Roth wrote 31 books, ranging from somber realism and deft satire to a Kafkaesque surrealism and farcical clowning as well as the self-reflexive Zuckerman sequence and the tragedies of his late American Trilogy—American Pastoral, I Married a Communist, and The Human Stain. As much as Roth has at times been pigeon-holed as a writer of sexual slapstick because of Portnoy’s Complaint or The Breast, more than any other American writer of the last 50 years, his achievement in terms of voice and genre has shown a breathtaking range—as Jonathan Lethem pointed out, encompassing and transcending “modes of historical fiction, metafiction, memoir, maximalist, minimalist, picaresque, counterfactual, etcetera.”
Thomas Carlyle said that a well-written life is almost as rare as a well-spent one. Carlyle could have been writing about Blake Bailey and Philip Roth, a biography for our time and a novelist for the ages. At the celebration for Roth’s 80th birthday, Edna O’Brien offered a few words. She started by reluctantly admitting that she and Roth had never been lovers, despite rumors to the contrary, and after offering a few anecdotes, she said, “So, friends, this is the tip of the iceberg, I can only give you a glimmer of the complexity of the man that is Philip Roth, feared and revered, plagiarized, envied, hermit and jester, lover and hater, by his own admission foolish and yet fiercely formidable, too adorable for words, a true friend and undoubtedly one of Yeats’s Olympians.” Roth once joked with Bailey that a good title for the book could have been “The Terrible Ambiguity of the I: The Life and Work of Philip Roth.” Bailey gives us that wonderful ambiguity. This book is not the tip of the iceberg but the iceberg itself.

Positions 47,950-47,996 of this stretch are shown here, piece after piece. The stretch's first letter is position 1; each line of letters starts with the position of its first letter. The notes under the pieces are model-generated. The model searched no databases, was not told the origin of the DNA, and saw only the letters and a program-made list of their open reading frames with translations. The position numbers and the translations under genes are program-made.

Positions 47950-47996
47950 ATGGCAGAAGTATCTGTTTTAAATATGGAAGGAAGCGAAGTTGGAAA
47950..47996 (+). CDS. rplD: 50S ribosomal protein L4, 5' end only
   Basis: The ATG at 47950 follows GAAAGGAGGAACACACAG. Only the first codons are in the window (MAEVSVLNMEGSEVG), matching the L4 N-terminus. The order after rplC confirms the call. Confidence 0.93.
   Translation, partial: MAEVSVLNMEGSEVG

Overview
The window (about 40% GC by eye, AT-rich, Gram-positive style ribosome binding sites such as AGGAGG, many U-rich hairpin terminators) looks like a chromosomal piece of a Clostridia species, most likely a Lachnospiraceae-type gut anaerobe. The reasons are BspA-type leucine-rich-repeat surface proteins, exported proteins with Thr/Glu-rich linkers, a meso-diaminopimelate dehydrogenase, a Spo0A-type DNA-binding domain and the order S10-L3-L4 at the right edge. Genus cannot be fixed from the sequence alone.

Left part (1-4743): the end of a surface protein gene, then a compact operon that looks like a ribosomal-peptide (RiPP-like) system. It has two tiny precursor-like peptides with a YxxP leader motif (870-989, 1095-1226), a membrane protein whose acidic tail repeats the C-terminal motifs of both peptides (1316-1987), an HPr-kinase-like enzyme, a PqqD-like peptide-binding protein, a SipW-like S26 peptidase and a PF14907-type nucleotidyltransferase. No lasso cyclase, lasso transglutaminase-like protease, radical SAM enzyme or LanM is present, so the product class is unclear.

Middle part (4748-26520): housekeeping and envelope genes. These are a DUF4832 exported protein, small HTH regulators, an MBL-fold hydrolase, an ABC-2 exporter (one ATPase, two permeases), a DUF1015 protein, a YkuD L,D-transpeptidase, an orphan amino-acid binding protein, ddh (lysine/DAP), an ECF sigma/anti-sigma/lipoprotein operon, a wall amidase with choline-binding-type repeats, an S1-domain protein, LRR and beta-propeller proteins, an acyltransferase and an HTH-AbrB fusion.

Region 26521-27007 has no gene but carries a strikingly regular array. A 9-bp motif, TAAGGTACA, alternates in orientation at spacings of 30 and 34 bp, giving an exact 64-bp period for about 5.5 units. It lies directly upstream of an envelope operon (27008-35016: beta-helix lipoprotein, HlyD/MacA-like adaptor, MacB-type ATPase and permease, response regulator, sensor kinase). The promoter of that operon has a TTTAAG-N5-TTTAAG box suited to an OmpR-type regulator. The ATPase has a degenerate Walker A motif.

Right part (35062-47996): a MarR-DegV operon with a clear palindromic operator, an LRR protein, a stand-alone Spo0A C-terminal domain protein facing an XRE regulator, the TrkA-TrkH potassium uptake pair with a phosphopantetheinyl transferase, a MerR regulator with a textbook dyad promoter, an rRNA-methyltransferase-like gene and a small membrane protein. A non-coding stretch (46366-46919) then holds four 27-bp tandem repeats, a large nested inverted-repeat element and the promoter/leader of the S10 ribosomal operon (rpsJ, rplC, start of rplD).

Memory and research are just forms of imagination and in Philip Roth: The Biography, Blake Bailey provides ample evidence of his understanding of modern American literature and the frailties and achievements of an artist like Roth. The biography of a writer should do one thing above all else: it should send us back to the books. Philip Roth: The Biography will send readers back to this brilliant, troubled, eclectic creator of Portnoy and Zuckerman and Levov and maybe his greatest character of all: Philip Roth.
With this book, Bailey deserves the definite article for himself. He is the biographer of Philip Roth.